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Jnana mudra – universal gesture of wisdom
Jnana mudra, also spelled as Gyan mudra is a universal gesture. Yogis and deities in ancient religions have held this mudra in high esteem. This is first mudra that is introduced to a student initiated into the practice of Yoga. Jnana mudra opens the door to the consciousness. It has a profound effect on physical, mental and emotional state of a person. The circle formed by joining index finger and thumb symbolizes infinity as returning back to infinity is our true goal. The extended fingers represent three human traits. These are tamas, rajas and sattva. Tamas is inertia, rajas is action and sattva is harmony.
Jnana mudra is a starting mudra for practice of meditation. On therapeutic level, it cures insomnia, hypertension, depression, aggression and fogginess of the mind.

Jnana mudra should be practiced daily. There is no recommended duration for this mudra. Hold it during meditation or while doing mantra repetition. Practicing it before sleep or while sitting idle makes it an ideal companion for accessing the eternal knowledge hidden inside us.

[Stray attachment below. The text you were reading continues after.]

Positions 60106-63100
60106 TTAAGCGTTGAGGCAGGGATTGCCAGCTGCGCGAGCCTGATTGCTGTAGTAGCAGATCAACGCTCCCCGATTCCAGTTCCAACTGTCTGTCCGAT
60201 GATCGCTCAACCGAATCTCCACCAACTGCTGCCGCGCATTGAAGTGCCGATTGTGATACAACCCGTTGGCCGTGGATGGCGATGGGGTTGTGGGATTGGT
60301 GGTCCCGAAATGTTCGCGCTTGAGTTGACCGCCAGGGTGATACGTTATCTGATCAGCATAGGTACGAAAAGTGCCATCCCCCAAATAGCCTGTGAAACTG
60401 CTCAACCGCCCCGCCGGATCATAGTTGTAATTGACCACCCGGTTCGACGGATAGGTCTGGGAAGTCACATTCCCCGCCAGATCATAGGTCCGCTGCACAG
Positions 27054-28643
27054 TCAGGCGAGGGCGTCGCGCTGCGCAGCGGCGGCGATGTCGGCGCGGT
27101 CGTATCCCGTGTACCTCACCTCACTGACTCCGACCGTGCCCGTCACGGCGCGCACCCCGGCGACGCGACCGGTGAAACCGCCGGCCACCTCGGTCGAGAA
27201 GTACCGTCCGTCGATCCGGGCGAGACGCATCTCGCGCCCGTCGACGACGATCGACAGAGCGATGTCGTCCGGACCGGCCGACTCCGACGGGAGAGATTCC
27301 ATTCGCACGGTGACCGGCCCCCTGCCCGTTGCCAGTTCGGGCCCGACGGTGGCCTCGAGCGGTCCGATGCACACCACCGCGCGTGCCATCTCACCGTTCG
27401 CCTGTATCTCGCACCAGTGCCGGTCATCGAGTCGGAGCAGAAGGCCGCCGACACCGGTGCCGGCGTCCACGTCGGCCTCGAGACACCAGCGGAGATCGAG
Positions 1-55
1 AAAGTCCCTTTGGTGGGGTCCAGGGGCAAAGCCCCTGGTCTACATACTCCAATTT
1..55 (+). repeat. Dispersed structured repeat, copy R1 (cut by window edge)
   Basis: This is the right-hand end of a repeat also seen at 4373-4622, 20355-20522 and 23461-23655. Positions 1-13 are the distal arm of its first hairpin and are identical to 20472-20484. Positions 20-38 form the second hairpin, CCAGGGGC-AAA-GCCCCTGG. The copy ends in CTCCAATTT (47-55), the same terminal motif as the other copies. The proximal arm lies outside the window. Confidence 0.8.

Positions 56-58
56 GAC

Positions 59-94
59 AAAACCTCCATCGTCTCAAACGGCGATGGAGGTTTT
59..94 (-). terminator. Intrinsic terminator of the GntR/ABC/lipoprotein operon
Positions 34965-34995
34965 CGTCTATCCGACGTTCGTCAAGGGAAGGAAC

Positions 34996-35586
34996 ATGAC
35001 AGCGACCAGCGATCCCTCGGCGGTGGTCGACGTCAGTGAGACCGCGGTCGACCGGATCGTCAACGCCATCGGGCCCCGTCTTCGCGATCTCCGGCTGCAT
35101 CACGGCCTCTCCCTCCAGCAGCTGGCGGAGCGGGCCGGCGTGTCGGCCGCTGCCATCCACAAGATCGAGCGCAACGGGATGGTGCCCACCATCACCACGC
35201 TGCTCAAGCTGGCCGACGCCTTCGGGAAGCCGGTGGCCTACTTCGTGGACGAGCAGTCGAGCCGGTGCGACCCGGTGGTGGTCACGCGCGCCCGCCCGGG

Jnana mudra – universal gesture of wisdom

Jnana mudra, also spelled as Gyan mudra is a universal gesture. Yogis and deities in ancient religions have held this mudra in high esteem. This is first mudra that is introduced to a student initiated into the practice of Yoga. Jnana mudra opens the door to the consciousness. It has a profound effect on physical, mental and emotional state of a person. The circle formed by joining index finger and thumb symbolizes infinity as returning back to infinity is our true goal. The extended fingers represent three human traits. These are tamas, rajas and sattva. Tamas is inertia, rajas is action and sattva is harmony.

Jnana mudra is a starting mudra for practice of meditation. On therapeutic level, it cures insomnia, hypertension, depression, aggression and fogginess of the mind.

Jnana mudra should be practiced daily. There is no recommended duration for this mudra. Hold it during meditation or while doing mantra repetition. Practicing it before sleep or while sitting idle makes it an ideal companion for accessing the eternal knowledge hidden inside us.   

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Vrksasana and Padmasana at the Ganges, Rishikesh, The Himalayas

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nryong said: Help me with a mudra for grey hair and wrinkles please

Viparita Karani mudra can help you, as this mudra is known to reverse the ageing. I have tested its efficacy and seen grey hair disappear in a period of time. The color and texture of fading hair reverses to black if this mudra is practiced every day without fail. Viparita Karani, or legs up against the wall pose, is a milder version of actual Viparita Karani, but provides the same benefits as the full version.